Salford Graduate Alexandra Hoskyn founded the Chatty Café Scheme – a space that brings people together.

According to the Office for National Statistics, loneliness is a health pandemic. Often times, we can easily undermine the true effect a lack of human interaction can have on people – after experiencing the brush effect of it personally, Alex knew she wanted to combat the impact it has on people, and that’s exactly what she is doing.

The Chatty Café Scheme encourages cafes, libraries and community centres to designate a Chatter & Natter table where customers are welcome to sit and talk to other customers, if they are happy to do so.

“The main aim for me was human interaction – when I had my first son, I found out that was the one thing I found difficult to do during the dat. I would go out of the house a lot – but yet I wasn’t having human interaction with people. It got me thinking, ‘If I was feeling like that, there must be other people feeling similar, from different ages, and backgrounds. So, it was really about bringing people together,” Alex said.

However, the UK was faced with an unpredictable change in life at the beginning of this year, and so was the Scheme…

Due to the global pandemic, many businesses had to close – and in turn, many places that accommodated Chatter & Natter tables had to shut temporarily, or unfortunately, permanently. This unplanned action posed the question of, what now?  Due to the regulations and the situation towering over us, the Scheme was no longer able to affect people on a face-to-face basis, but Alex knew she couldn’t let it disappear completely.

“When Covid hit, we were thinking about what we should do, and I felt that it’s really important for us to stay visible, more than ever. We really wanted to stay committed to keep doing things,” says Hoskyn, when discussing her initial thoughts when Covid hit.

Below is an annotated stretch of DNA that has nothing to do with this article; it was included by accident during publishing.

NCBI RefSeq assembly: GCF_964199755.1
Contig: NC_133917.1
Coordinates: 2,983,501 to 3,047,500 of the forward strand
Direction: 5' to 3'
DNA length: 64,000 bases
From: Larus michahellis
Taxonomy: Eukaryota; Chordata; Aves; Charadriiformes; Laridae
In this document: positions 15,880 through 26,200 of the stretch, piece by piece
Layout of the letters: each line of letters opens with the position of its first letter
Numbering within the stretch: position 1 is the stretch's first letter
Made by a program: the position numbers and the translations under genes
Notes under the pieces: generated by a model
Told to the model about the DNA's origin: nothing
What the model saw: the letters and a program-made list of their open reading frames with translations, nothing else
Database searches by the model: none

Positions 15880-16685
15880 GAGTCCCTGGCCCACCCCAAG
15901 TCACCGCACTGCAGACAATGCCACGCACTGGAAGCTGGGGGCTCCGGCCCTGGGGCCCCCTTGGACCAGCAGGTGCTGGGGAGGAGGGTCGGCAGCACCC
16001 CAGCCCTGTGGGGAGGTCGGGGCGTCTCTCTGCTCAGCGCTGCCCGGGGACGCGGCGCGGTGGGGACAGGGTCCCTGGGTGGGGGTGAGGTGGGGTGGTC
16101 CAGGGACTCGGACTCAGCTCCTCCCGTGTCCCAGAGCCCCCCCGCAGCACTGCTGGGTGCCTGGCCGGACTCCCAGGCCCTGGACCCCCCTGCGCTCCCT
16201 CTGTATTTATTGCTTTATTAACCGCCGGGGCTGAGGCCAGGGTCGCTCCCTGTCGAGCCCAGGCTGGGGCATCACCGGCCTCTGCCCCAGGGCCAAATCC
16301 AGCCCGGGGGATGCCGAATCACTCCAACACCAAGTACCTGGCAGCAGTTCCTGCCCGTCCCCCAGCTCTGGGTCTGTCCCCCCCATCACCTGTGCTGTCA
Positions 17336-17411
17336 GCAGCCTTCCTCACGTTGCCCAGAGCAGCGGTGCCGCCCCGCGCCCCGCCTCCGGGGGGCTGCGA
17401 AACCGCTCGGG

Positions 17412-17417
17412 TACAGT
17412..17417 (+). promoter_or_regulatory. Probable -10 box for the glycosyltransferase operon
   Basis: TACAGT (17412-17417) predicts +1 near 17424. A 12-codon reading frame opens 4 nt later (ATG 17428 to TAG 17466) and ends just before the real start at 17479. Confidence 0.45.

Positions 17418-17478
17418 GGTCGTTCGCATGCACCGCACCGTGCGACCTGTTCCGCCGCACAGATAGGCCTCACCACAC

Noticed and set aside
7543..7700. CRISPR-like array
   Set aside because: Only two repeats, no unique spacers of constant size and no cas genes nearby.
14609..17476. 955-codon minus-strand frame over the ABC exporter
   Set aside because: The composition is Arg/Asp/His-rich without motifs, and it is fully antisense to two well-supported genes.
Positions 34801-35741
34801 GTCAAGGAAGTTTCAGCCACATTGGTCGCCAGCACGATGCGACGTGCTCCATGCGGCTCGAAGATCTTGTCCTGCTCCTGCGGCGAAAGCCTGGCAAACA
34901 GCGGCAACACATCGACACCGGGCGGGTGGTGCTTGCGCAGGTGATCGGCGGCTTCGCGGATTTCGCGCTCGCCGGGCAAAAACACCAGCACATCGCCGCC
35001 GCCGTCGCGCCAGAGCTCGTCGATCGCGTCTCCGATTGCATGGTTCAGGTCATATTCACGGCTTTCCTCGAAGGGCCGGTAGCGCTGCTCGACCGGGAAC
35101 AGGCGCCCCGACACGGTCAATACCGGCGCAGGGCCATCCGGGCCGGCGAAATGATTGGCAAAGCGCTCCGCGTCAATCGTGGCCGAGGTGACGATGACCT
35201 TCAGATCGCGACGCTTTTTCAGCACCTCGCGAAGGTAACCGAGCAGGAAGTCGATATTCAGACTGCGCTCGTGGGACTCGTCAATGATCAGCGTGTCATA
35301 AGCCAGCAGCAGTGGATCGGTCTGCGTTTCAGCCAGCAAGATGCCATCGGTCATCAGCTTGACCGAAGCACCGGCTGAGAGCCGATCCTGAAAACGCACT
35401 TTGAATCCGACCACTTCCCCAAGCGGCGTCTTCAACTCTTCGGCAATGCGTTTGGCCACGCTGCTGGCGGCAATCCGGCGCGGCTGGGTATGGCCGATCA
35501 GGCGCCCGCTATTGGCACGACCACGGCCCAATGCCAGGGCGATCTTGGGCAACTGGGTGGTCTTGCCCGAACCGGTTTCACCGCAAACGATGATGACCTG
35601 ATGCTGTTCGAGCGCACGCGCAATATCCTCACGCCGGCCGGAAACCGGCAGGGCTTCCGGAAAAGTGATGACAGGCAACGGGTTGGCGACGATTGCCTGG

Alex and her team successfully managed to achieve just that.

Since lockdown, the whole Chatty Café Scheme team had organised Virtual Chatty Café sessions over Zoom three times per week – Tuesday’s, Thursday’s and Friday’s at 1pm as well as on Christmas Eve and Christmas Day – and everybody at the age of 18 and over is more than welcome to join in.

What happens during a Virtual Chatty Café Session?

“It’s just a chat – we are not a service of any kind. The entire call could just be about what’s been on the television this week, or what you had for dinner. There is no agenda.

“We see a mixture of both familiar faces and new people every week – people join from care homes, with learning disabilities, we even had a GP join in for a chat. We also have a few men which is really great – because men can be quite difficult to engage with as they don’t tend to put themselves forward to things like this.” Alex adds.

“Jenny [Alex’s sister] does all of it [zoom calls] and she’s brilliant. She remembers everything about people and writes things down to refer back to. If she notices that somebody is particularly quiet or a bit nervous, she will bring them into it. She’s really, really good,” reassures Alex.

If you are interested in joining a Zoom session contact:

Along with the weekly zoom calls, there has also been a volunteer programme set up which Abi, the volunteer manager, is in charge of.

The volunteer programme allows social prescribers to refer a person that they believe may benefit from an essence of human interaction.

“Abi recruits volunteers to make weekly phone calls to people that have been referred. She matches a person up to a referral and arranges a weekly 30-minute conversation between them – simply for a chat,” explains Alex.

In terms of current statistics, there is 54 people on the list to do the volunteering, 33 volunteers are making weekly calls, 83 are waiting to receive calls, and 76 are receiving calls.